For Finishing

2/3 cup seedless raspberry preserves, stirred vigorously or warmed gently until spreadable
About 1 ½ cups sweetened shredded coconut

Getting Ready: Center a rack in the oven and preheat the oven to 350 degrees F. Butter two 9-x-2 inch round cake pans and line the bottom of each with a round of buttered parchment or wax paper. Put the pans on a baking sheet.

To Make the Cake: Sift together the flour, baking powder and salt.

Whisk together the milk and egg whites in a medium bowl.

Put the sugar and lemon zest in a mixer bowl or another large bowl and rub them together with your fingers until the sugar is moist and fragrant. Add the butter, and working with the paddle or whisk attachment, or with a hand mixer, beat at medium speed for a full 3 minutes, until the butter and sugar are very light. Beat in the extract, then add one third of the flour mixture, still beating on medium speed. Beat in half of the milk-egg mixture, then beat in half of the remaining dry ingredients until incorporated. Add the rest of the milk and eggs, beating until the batter is homogeneous, then add the last of the dry ingredients. Finally, give the batter a good 2-minute beating to ensure that it is thoroughly mixed and will aerated. Divide the batter between the two pans and smooth the tops with a rubber spatula.

Bake for 30 to 35 minutes, or until the cakes are well risen and springy to the touch- a thin knife inserted into the centers should come out clean. Transfer the cakes to cooling racks and cool for about 5 minutes, then run a knife around the sides of the cakes, unmold them and peel off the paper liners. Invert and cool to room temperature right side up. (The cooled cake layers can be wrapped airtight and stored at room temperature overnight or frozen for up to 2 months.)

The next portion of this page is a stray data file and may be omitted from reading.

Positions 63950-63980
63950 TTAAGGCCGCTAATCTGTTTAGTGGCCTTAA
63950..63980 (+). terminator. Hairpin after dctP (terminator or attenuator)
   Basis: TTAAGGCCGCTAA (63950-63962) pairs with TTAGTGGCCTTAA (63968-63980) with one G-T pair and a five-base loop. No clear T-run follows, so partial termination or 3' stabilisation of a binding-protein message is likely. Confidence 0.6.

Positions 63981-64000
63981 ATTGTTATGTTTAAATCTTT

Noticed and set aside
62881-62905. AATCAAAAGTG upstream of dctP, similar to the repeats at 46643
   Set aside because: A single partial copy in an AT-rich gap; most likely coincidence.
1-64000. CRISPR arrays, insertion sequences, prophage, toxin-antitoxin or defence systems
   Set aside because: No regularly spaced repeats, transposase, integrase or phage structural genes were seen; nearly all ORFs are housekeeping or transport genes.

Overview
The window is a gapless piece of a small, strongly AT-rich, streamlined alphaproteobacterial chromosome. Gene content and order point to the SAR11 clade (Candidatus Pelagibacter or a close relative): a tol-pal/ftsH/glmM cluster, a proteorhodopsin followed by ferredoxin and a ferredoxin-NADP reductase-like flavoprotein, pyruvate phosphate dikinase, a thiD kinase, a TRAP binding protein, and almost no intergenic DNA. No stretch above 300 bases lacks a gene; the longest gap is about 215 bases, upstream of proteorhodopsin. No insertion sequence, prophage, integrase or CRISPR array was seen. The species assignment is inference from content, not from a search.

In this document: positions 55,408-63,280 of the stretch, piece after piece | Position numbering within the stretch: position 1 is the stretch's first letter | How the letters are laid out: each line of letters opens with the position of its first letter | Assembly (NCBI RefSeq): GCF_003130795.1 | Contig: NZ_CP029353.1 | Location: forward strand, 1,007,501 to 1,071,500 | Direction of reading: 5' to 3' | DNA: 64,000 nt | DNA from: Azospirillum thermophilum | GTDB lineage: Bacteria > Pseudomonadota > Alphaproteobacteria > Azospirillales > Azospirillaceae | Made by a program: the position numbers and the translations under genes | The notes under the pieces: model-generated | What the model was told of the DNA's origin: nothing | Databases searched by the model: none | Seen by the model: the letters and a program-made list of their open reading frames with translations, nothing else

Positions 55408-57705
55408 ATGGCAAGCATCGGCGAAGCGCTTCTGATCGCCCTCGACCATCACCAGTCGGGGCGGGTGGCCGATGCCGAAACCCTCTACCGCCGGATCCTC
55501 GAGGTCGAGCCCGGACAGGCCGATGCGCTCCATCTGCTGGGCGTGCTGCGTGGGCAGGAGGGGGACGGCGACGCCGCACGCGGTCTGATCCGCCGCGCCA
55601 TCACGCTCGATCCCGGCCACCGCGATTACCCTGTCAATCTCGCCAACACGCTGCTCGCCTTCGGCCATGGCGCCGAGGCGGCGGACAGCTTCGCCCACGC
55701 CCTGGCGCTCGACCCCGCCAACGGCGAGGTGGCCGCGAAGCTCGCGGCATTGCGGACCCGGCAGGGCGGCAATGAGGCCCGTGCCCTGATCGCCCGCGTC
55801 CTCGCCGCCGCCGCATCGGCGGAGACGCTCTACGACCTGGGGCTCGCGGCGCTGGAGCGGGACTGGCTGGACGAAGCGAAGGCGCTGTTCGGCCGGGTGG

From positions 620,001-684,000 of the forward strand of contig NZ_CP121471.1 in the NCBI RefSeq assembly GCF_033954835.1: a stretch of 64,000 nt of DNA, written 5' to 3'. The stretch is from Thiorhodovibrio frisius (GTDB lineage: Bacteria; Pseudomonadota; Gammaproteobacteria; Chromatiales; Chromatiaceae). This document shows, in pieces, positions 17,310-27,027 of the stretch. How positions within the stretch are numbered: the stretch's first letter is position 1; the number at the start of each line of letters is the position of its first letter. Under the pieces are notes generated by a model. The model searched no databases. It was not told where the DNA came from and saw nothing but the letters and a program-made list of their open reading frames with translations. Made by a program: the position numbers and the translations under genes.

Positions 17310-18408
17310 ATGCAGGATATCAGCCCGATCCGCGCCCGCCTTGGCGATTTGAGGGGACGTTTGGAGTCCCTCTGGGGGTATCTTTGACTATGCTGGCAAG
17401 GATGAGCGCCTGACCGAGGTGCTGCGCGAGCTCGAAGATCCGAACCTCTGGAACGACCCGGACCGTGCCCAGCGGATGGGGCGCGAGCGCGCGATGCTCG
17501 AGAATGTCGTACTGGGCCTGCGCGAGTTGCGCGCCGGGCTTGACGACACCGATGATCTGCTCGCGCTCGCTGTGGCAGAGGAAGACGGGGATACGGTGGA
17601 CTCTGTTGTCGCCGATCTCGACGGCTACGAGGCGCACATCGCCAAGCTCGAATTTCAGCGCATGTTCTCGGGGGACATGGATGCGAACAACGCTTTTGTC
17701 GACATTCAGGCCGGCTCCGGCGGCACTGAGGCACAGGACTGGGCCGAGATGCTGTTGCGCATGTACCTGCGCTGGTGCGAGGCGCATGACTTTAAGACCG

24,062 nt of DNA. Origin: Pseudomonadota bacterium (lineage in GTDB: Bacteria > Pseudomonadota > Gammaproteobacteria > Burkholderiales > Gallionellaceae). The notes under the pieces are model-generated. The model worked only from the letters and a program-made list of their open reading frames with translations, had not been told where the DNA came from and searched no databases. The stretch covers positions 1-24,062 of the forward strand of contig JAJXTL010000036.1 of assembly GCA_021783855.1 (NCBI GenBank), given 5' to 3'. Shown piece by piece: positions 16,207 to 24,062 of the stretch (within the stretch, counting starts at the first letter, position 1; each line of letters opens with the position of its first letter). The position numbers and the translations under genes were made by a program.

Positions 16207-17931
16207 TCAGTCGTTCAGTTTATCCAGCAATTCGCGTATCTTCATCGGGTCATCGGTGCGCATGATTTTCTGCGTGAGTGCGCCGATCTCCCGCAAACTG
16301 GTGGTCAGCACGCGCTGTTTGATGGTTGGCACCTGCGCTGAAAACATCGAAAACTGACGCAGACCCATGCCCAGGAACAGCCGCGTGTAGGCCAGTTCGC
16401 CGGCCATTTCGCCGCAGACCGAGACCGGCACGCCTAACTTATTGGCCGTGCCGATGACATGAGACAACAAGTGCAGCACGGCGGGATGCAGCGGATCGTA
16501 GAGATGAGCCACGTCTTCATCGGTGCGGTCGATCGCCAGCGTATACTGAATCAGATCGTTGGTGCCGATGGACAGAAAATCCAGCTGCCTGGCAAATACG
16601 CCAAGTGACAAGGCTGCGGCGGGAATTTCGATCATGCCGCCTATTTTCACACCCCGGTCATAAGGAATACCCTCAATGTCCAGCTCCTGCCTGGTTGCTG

To Make the Buttercream: Put the sugar and egg whites in a mixer bowl or other large heatproof bowl, fit the bowl over a pan of simmering water and whisk constantly, keeping the mixture over the heat, until it feels hot to the touch, about 3 minutes. The sugar should be dissolved, and the mixture will look like shiny marshmallow cream. Remove the bowl from the heat.

Working with the whisk attachment or with a hand mixer, beat the meringue on medium speed until it is cool, about 5 minutes. Switch to the paddle attachment if you have one, and add the butter a stick at a time, beating until smooth. Once all the butter is in, beat the buttercream on medium-high speed until it is thick and very smooth, 6 to 10 minutes. During this time, the buttercream may curdle or separate-just keep beating and it will come together again. On medium speed, gradually beat in the lemon juice, waiting until each addition is absorbed before adding more, and then the vanilla. You should have a shiny, smooth, velvety, pristine white buttercream. Press a piece of plastic against the surface of the buttercream and set aside briefly.

To Assemble the Cake: Using a sharp serrated knife and a gentle sawing motion, slice each layer horizontally in half. Put one layer cut side up on a cardboard cake round or a cake plate protected by strips of wax or parchment paper. Spread it with one third of the preserves. Cover the jam evenly with about one quarter of the buttercream. Top with another layer, spread with preserves and buttercream and then do the same with a third layer (you’ll have used all the jam and have buttercream left over). Place the last layer cut side down on top of the cake and use the remaining buttercream to frost the sides and top. Press the coconut into the frosting, patting it gently all over the sides and top.

Makes 12 to 14 servings

No comments:

Post a Comment